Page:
Richard Harvey Harris (86) died on January 3rd, ending a unique era of radio broadcasting. A family man, his prime motivations were love of his wife of 60 years, Jessie Lynne Harris, his five children and 11 grandchildren, his Catholic faith and service to the community. A broadcaster his entire life, one of the earliest stories his older brother Joseph liked to tell was of Richard “with a radio glued to his ear.” He was captivated by the then cutting edge technology of transmitting sound through the electromagnetic spectrum.
After graduating University of Denver, his first radio job was in Mexico, Missouri. Richard then attended the University of Missouri, and met and married Lynne. Every one or two years, Lynne would pack up the house and they moved to a new opportunity, including management positions at nine radio stations and two television stations. For Richard, radio wasn’t just for advertisers, it was an essential aspect of creating community by giving a platform to a wide variety of voices. His career transfers ended when Westinghouse brought him to New York City to be Chairman of Group W Radio Broadcasting. The National Association of Broadcasters named him 1994 Broadcaster of the Year.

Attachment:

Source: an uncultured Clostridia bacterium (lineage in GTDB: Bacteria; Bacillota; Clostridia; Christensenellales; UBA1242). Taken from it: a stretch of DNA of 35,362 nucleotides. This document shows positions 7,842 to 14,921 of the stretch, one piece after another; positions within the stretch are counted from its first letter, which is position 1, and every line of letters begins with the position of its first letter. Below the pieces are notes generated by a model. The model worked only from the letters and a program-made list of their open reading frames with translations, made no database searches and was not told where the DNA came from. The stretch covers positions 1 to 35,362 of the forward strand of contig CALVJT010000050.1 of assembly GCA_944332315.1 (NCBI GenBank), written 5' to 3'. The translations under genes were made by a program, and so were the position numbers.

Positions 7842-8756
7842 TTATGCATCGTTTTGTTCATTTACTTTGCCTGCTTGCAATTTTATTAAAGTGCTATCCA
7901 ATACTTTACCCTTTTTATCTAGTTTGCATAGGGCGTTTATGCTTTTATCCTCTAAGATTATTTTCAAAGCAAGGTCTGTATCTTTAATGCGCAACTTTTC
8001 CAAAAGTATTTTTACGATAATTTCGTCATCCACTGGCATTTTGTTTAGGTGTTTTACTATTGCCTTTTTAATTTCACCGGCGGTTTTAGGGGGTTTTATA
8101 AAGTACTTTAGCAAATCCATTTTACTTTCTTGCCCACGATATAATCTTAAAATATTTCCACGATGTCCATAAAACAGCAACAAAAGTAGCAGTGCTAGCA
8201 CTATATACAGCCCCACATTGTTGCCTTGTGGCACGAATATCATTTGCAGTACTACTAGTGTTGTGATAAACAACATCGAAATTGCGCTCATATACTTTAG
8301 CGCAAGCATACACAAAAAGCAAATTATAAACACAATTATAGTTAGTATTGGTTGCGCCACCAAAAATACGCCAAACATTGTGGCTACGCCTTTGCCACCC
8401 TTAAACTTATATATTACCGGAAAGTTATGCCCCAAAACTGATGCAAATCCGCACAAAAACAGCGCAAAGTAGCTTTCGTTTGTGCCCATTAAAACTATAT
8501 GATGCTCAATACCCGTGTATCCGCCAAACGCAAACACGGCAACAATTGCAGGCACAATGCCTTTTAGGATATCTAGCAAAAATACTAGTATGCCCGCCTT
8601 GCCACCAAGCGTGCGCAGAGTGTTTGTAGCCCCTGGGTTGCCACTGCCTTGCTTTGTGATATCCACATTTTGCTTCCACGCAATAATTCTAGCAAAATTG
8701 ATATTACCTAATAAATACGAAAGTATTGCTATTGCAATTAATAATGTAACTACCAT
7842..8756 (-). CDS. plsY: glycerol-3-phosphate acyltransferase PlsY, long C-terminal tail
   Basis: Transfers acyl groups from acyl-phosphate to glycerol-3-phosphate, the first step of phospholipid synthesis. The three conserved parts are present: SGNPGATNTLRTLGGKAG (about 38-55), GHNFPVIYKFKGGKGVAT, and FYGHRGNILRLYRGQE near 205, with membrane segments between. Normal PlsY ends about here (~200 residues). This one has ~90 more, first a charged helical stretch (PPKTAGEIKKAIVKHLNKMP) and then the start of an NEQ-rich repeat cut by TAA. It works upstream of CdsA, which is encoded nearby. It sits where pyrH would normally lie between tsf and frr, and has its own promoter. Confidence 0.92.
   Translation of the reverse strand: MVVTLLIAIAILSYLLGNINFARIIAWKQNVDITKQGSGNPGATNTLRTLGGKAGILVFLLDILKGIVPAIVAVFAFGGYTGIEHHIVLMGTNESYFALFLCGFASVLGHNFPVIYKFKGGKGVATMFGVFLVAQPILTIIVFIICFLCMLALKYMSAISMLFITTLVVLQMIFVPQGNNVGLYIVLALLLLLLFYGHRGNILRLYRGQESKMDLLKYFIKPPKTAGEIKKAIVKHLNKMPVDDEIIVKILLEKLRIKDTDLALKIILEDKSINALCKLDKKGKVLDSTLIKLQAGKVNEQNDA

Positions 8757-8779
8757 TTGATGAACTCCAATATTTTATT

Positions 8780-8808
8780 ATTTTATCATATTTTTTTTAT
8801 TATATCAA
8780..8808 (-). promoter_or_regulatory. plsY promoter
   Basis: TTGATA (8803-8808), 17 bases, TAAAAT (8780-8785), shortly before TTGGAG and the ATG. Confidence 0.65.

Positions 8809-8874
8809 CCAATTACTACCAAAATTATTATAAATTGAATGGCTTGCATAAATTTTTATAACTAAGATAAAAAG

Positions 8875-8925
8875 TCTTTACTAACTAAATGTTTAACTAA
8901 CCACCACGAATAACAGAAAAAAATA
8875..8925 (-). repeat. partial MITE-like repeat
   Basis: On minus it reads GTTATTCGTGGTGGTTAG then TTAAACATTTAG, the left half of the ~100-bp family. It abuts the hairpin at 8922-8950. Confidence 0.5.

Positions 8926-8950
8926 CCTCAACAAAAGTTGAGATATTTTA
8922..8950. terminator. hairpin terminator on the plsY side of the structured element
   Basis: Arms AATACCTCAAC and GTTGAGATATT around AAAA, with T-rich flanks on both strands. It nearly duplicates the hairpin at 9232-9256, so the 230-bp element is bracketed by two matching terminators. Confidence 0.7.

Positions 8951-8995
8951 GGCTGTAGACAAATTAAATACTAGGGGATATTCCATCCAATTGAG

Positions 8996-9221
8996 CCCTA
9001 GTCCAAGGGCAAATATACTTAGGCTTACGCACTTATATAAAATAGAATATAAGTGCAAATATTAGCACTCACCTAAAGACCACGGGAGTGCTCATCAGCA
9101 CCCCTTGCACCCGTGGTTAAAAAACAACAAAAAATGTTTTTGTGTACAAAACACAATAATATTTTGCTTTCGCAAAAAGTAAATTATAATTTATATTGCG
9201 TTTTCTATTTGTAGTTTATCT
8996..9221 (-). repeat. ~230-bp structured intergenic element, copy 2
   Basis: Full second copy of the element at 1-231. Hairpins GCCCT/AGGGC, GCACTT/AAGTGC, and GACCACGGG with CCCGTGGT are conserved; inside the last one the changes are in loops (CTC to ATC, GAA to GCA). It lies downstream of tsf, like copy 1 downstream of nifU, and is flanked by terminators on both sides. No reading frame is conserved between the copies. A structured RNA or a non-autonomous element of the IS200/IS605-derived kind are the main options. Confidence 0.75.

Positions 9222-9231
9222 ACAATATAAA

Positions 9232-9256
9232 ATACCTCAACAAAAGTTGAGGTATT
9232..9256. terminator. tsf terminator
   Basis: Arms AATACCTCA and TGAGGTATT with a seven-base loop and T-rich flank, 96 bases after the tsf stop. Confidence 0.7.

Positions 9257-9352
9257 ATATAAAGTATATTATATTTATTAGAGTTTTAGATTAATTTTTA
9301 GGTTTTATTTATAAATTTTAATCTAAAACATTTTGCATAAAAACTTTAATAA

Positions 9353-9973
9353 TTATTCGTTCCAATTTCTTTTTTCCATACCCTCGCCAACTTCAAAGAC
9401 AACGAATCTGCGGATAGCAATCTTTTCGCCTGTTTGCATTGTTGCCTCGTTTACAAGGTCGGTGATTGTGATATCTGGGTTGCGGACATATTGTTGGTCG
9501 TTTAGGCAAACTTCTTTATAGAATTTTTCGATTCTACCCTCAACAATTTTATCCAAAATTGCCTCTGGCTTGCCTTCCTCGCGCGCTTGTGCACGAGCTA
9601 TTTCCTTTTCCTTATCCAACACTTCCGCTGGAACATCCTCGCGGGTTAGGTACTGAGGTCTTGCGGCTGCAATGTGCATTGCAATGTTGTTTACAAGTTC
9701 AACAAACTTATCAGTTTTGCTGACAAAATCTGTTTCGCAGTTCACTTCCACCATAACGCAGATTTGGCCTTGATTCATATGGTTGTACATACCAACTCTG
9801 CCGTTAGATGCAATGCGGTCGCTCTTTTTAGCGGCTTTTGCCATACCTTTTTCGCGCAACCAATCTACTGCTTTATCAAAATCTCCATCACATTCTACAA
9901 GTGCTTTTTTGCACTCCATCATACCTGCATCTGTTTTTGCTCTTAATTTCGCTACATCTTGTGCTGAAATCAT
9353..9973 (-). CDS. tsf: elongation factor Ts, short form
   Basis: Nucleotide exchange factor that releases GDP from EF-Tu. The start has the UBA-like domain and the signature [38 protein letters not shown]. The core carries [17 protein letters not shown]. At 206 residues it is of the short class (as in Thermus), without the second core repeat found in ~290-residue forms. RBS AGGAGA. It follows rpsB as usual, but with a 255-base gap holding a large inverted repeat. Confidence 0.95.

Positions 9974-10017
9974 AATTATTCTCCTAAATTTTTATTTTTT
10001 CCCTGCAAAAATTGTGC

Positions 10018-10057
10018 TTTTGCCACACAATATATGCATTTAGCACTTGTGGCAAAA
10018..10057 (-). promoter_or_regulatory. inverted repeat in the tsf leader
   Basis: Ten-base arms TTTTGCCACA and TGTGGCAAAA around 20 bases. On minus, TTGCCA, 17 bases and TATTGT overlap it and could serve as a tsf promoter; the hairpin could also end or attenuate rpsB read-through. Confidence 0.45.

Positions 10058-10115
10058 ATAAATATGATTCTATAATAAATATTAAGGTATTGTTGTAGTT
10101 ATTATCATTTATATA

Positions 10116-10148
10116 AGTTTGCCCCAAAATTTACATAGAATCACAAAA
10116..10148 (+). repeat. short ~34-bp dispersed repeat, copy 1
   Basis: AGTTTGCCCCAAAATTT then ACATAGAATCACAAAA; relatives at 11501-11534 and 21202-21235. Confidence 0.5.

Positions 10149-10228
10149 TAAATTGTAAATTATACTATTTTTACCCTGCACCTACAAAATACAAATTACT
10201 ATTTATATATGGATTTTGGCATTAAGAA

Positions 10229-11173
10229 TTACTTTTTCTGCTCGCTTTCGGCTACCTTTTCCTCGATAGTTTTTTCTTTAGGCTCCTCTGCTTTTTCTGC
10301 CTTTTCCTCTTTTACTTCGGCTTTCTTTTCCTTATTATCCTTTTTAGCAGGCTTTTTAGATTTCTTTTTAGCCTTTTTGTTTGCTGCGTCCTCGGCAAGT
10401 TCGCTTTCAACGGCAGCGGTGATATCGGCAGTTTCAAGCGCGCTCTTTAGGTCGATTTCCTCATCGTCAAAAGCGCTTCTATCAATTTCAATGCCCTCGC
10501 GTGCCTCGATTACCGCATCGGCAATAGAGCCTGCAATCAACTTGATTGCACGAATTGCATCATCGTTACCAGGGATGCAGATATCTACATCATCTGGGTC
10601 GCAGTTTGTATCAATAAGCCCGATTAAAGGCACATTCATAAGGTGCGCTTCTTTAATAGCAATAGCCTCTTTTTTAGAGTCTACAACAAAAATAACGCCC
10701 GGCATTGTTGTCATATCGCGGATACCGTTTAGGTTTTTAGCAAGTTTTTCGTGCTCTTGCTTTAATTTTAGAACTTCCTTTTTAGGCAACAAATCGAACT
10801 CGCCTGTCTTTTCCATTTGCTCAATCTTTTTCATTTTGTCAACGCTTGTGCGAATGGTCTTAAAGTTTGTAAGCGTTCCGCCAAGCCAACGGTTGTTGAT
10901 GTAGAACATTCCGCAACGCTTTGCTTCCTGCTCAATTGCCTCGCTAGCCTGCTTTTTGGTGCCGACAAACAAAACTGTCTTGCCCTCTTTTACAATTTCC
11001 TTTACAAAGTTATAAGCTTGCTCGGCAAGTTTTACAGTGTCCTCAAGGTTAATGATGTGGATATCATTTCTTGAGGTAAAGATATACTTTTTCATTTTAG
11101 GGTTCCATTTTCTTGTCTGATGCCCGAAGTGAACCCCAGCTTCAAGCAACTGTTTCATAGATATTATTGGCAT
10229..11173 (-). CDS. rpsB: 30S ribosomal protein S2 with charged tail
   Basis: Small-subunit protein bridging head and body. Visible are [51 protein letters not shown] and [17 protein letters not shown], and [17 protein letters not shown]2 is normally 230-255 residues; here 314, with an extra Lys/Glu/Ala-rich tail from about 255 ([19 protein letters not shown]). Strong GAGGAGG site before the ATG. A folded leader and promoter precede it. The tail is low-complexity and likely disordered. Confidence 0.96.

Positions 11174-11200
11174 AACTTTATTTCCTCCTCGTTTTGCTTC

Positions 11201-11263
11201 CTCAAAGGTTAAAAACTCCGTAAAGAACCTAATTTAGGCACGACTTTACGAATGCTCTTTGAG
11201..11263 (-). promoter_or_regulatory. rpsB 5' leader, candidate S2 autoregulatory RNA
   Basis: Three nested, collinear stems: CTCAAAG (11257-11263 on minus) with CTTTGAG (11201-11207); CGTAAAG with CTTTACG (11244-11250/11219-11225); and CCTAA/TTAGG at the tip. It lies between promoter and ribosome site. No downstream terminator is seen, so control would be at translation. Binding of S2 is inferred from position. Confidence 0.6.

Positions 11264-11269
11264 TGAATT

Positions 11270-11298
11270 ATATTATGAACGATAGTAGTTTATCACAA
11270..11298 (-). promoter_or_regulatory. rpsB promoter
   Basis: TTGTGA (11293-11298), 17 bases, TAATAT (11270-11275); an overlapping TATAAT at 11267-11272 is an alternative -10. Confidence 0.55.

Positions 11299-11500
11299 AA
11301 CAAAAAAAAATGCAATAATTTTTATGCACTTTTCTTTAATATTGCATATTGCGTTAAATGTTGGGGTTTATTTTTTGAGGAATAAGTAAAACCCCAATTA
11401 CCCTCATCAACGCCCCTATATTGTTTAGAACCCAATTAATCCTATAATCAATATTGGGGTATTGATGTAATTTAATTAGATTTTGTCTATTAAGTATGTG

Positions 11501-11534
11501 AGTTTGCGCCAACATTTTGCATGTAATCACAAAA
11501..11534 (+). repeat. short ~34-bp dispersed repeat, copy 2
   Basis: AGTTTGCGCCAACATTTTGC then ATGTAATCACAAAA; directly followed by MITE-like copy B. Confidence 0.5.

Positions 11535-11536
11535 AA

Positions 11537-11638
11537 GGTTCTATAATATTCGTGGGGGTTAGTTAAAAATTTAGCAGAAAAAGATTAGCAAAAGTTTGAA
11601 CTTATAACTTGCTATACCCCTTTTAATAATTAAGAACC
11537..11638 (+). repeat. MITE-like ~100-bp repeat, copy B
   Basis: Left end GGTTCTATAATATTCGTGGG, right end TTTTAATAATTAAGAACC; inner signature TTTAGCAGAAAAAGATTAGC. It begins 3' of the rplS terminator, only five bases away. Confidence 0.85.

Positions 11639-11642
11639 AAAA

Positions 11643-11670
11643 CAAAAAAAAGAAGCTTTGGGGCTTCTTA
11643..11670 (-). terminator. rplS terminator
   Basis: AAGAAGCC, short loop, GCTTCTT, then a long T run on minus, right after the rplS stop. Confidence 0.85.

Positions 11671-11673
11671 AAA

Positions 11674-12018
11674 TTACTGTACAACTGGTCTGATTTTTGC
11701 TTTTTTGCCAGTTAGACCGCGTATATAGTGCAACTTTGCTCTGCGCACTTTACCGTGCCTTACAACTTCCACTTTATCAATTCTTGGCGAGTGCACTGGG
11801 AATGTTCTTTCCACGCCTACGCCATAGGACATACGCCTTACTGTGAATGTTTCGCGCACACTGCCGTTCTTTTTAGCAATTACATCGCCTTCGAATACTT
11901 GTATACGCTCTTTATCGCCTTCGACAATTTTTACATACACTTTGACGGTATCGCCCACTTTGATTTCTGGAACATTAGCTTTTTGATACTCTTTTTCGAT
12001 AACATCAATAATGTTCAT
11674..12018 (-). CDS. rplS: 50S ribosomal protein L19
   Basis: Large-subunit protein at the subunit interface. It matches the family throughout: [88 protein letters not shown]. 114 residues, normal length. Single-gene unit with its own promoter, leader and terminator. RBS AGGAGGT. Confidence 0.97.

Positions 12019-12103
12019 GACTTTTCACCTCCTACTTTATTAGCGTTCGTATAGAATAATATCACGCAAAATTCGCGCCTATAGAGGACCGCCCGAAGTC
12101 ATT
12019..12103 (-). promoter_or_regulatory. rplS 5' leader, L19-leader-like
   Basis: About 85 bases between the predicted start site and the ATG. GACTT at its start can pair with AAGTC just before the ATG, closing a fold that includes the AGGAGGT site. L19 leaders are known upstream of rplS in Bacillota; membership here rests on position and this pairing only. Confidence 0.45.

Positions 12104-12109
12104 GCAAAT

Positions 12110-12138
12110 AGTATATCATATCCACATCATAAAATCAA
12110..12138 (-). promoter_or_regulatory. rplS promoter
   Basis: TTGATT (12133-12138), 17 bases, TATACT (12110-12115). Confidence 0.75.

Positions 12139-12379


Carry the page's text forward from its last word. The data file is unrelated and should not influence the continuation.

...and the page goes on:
Richard’s connection to Milwaukee began in the early 1990s, when he bought WFMR, a classical music mainstay, where his son Randall Harris, and son-in-law David Bishop ran the station. Eventually he and Lynne decided to move back north, first settling in Illinois, and then moving to Saint John’s on the Lake in Milwaukee. He kept his sense of humor, quipping to the priest who administered last rites “Oh, you put on a black coat for me.” He drew his last breath, surrounded by numerous people who loved him.
He is survived by his wife Lynne, his children and their spouses Randall and Janet, David and Cynthia Bishop, Brian, Kenneth and Jenny, and Leslie and Eric Larsen and eleven grandchildren.